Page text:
But Pinochet's repressive police forces were disbanded long ago, and the independent judiciary has put 800 people on trial for human rights violations. Of these, 71 were imprisoned as of late last year. Others who have yet to be charged or convicted are generally quite old and trying to avoid being included in one of hundreds of open investigations into crimes against humanity.

In his nightmares, Toro still feels trapped, fearing he'll be attacked by Pinochetistas who have escaped justice and remain in powerful positions even today.

But even some of Toro's old MIR colleagues say that Chile has matured under decades of democracy.

"Many of us have returned to Chile, and nothing has happened," observed Dr. Edgardo Condeza Vaccaro, who co-founded the guerrilla organization in 1965.

Today's Chile, they say, is not the country Toro left in 1977, when agents of terror acted with impunity, thousands of Chileans participated in atrocities and many thousands of others were intimidated into silence.

Toro faces no charges in Chile, even though MIR members killed two police officers as they robbed banks in the 1960s in hopes of funding a war against the state. He says he did nothing more than organize street protests and rural land seizures, but insists that violence was legitimate at the time.

After Pinochet seized power in 1973, MIR was quickly wiped out — nearly all involved were arrested, killed or escaped. Toro was chased down in a military ambush in 1974 and beaten unconscious, waking up inside an Air Force base. He then spent months in concentration camps.

"I was bound by my hands for a year, and during that year I was blindfolded," Toro testified in Spanish through an interpreter in his immigration case, according to a thick court file provided to the AP.

"My condition was that of a disappeared politician. I received many electric shocks to my genital organs and my ears and my mouth. I suffered moments where they acted as they were going to assassinate me, shoot me, and I remained for about three months against a wall without water, without any food, until you actually pass out many times, faint."

Toro said he was taken at one point to the notorious Villa Grimaldi camp in Santiago, where he said he was personally tortured by spy chief Manuel Contreras and other top dictatorship figures.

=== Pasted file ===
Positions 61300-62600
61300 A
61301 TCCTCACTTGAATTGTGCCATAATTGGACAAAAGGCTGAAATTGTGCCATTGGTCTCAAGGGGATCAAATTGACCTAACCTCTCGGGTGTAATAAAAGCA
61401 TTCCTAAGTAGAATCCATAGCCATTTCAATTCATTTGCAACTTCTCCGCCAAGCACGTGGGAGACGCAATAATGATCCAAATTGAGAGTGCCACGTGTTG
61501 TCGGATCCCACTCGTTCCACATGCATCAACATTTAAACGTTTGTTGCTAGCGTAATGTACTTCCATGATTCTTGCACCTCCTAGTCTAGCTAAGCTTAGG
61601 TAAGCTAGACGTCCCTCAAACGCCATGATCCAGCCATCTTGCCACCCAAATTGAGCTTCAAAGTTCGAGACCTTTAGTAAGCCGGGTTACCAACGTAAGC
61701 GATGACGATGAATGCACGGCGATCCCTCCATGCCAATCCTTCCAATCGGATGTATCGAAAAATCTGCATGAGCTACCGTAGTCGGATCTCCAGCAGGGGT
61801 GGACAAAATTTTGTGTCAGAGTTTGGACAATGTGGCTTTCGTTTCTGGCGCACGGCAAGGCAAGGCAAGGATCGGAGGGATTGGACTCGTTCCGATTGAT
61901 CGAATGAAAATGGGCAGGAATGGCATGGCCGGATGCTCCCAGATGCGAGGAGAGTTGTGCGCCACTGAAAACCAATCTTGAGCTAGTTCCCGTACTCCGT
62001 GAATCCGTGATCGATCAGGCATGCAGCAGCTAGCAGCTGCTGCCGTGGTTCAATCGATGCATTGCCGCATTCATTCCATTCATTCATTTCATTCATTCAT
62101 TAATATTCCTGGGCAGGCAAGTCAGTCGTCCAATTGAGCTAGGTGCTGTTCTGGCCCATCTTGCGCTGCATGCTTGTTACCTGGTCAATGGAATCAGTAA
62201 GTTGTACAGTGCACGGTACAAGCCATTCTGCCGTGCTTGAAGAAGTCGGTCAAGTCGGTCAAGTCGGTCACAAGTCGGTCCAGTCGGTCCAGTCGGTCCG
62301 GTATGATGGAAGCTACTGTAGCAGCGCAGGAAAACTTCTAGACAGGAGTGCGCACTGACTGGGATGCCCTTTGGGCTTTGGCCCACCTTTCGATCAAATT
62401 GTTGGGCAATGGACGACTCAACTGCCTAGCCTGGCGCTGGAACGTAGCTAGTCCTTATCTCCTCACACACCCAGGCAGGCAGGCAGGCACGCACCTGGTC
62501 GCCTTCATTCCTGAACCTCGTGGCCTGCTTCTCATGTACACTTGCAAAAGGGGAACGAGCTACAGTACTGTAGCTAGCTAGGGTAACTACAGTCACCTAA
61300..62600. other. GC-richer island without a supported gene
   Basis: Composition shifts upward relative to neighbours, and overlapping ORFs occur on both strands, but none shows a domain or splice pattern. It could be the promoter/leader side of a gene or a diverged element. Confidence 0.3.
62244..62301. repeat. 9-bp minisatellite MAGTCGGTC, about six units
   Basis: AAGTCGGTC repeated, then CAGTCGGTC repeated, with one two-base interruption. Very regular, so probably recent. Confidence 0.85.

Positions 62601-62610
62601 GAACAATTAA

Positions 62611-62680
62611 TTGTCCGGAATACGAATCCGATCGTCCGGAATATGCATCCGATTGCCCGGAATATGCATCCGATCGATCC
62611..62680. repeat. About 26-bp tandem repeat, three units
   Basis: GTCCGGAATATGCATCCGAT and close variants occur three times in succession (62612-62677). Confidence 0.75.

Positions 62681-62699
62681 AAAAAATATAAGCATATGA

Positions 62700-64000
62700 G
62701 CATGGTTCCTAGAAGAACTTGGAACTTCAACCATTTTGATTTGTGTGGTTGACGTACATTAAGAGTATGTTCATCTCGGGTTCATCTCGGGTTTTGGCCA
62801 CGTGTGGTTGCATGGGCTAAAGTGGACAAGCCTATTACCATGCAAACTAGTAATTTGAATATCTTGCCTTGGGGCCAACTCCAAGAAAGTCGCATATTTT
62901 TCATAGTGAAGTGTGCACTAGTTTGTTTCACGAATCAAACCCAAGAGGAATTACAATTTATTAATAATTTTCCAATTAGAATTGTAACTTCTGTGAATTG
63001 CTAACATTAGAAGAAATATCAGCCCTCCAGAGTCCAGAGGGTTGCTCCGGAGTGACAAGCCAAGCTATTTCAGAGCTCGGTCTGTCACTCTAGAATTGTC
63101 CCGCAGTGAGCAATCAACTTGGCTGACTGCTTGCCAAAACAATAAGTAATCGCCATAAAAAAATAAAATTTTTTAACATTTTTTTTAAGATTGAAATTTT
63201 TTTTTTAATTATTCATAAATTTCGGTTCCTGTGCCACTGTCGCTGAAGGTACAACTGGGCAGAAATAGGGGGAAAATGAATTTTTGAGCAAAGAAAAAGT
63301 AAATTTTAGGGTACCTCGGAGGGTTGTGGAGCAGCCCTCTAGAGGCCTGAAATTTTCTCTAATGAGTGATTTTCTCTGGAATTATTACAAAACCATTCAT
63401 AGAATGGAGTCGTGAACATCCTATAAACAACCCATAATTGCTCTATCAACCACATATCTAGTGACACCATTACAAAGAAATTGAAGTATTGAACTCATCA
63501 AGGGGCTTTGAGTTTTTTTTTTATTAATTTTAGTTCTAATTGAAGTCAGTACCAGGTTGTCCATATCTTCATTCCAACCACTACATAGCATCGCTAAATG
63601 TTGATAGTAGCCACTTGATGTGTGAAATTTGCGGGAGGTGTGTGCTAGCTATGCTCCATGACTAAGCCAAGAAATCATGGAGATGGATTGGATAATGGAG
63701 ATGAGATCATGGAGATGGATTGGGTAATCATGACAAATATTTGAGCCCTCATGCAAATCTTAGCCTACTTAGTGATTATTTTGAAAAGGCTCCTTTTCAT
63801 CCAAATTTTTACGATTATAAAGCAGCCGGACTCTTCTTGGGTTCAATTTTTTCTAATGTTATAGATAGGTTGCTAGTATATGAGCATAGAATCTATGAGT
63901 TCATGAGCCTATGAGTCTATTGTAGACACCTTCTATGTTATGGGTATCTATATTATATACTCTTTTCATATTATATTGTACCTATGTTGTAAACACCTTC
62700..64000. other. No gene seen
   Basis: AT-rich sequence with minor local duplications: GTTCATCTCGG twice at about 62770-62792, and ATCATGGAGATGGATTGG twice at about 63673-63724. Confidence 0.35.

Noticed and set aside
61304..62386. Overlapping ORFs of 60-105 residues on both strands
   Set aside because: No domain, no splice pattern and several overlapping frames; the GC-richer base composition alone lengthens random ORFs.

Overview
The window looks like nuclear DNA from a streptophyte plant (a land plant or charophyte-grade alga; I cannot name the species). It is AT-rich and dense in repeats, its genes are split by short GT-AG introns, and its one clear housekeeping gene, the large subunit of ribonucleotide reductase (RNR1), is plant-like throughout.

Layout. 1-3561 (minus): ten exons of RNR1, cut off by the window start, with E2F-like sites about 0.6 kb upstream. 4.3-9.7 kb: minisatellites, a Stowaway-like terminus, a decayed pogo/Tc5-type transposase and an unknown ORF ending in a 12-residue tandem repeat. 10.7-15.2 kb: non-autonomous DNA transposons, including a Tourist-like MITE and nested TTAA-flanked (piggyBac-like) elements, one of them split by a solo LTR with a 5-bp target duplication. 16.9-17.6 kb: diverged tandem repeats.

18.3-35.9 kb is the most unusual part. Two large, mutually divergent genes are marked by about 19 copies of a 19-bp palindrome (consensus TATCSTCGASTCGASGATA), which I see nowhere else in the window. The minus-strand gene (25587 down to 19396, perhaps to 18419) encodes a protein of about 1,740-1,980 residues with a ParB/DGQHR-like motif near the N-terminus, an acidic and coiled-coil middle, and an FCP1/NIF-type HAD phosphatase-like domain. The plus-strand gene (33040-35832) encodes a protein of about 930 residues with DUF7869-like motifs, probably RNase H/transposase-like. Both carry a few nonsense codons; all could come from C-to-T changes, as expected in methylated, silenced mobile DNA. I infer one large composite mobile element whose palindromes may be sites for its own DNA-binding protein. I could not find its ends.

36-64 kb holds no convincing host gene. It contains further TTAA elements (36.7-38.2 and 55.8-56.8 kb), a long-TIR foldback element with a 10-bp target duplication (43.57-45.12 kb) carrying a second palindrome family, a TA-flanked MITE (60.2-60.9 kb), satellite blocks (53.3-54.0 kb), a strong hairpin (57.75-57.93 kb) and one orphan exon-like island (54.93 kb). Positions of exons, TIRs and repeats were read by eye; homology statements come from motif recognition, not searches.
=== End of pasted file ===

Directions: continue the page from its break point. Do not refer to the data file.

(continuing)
"It was an iron bed, a military iron bed, and they tie you down on that bed by your legs and your arms, and you are wide open," Toro recalled. Then electricity is run through the bed, and they are placing this current on your body, on different parts of your body. They would call this torture the barbecue."

Toro was finally released and expelled from Chile in 1977 as Pinochet faced international pressure to close the torture camps, but still suffers symptoms of post-traumatic stress common to torture survivors, testified Dr. Clyde Landford Smith, who treated Toro at the Montefiore Medical Center in the Bronx.

Toro's wife, Nieves Ayress, testified that his nightmares have become worse since Pinera's election.

"The fact that Chile now has a right-wing government, that tends to be like that of Pinochet ... this affects him a great deal," she testified.

Toro was granted asylum before — by Cuba, until he fell out with MIR's leadership and felt he couldn't do social work there. So he moved on with his wife and daughter to Mexico, but soon felt vulnerable to Pinochet agents, and sought refuge by crossing the U.S. border.

Toro's days in the States now appear to be numbered. But whatever his fate, he says he won't change his ways.

"Of course what I do here I would do in Chile, which is to fight for the people's rights," he shrugged. "I'm the son of miners, workers. What I do here I will do until the last days of my life, wherever my destiny lies."